FTC Sends Patent Trolls a Warning

The U.S. Federal Trade Commission took a big step in protecting consumers from patent trolls last week by putting the smackdown on a company threatening to bring Ethernet to it's knees.

The Commission voted — despite the fact that it's chairman had to be dragged along kicking and screaming — to issue a complaint against Negotiated Data Solutions or N-Data, the successor to patents originally owned by National Semiconductor and included in the IEEE's 1994 Ethernet standard. The crux of the issue centered on National's deal with the IEEE, which provided that in exchange for the technology being included in the standard, National would license it to any licensee for a one-time fee of $1000. Over time, National sold off many of it's holdings, and N-Data eventually came to own the patents, at which time they decided they were no longer bound by the deal struck by National and went after larger and larger fees. The FTC found that N-Data broke federal antitrust laws in doing so, because the inclusion of the patent in the standard, and the standard's subsequent wide adoption, gave N-Data an unfair advantage, and harmed customers by undercutting the standards process.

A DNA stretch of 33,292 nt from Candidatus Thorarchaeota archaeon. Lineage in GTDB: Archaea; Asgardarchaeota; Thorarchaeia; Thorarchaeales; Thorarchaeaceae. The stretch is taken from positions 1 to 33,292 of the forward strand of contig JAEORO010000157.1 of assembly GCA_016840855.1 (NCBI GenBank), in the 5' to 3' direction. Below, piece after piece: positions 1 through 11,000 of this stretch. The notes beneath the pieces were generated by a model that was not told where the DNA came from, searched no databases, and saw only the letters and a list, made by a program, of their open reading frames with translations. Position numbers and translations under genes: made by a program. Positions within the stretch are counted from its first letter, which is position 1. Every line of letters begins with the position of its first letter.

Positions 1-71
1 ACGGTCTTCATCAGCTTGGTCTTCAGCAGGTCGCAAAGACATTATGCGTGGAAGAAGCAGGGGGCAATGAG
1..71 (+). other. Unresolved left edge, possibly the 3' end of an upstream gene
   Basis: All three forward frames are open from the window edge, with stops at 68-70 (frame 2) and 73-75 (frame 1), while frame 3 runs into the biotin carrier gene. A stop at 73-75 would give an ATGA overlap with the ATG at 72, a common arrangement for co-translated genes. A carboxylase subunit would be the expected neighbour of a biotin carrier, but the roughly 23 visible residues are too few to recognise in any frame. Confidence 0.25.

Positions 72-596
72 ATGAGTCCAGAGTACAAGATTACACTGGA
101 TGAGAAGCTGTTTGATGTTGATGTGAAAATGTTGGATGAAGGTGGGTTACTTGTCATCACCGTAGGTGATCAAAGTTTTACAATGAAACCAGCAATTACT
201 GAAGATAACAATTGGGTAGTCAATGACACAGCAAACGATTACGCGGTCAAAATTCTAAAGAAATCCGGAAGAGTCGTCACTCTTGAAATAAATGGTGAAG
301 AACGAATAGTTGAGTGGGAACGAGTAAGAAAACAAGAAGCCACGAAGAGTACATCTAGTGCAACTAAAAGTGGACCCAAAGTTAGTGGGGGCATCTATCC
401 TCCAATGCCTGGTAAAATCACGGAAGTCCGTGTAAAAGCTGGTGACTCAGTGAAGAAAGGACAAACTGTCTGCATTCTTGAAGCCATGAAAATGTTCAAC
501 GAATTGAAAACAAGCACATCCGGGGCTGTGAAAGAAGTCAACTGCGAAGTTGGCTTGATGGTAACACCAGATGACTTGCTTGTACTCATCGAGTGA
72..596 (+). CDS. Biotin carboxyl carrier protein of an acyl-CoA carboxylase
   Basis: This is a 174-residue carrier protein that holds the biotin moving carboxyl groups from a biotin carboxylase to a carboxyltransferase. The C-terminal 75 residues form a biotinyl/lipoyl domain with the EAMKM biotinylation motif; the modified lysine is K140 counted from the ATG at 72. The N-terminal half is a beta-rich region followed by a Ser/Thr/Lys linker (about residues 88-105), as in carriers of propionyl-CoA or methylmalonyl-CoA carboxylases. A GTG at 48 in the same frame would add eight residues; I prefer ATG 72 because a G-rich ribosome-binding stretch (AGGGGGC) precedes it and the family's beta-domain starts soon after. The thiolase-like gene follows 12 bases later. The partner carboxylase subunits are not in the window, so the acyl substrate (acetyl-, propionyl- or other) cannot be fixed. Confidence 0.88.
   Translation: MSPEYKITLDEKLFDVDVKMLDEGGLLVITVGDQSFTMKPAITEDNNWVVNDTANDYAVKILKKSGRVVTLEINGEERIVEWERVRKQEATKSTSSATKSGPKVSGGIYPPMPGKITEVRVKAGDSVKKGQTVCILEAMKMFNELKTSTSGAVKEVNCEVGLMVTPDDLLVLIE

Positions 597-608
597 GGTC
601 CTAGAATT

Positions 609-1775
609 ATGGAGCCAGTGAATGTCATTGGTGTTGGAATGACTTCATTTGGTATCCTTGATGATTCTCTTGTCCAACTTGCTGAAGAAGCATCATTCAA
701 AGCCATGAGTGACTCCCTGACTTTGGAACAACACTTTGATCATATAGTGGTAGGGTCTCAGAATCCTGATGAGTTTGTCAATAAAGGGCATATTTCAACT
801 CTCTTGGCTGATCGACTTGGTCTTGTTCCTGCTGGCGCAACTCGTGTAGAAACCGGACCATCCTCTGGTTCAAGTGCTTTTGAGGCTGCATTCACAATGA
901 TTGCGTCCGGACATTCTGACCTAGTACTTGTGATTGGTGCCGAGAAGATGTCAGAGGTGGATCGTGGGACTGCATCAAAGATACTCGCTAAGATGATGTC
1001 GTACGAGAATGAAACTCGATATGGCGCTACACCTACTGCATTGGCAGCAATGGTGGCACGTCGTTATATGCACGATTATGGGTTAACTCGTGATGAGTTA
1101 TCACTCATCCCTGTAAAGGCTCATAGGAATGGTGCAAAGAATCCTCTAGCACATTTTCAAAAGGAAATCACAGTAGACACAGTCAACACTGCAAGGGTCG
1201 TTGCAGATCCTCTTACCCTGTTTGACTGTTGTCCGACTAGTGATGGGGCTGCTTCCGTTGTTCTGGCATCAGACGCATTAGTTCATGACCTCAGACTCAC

The FCC's action — which prevents N-Data from enforcing it's patent under terms other than those set in the National Semiconductor deal — sends a warning message to other patent trolls that the FTC won't stand idly by while consumers are raked over the coals. Now, if only they would drop a line to Microsoft.

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Justin Ryan is a Contributing Editor for Linux Journal.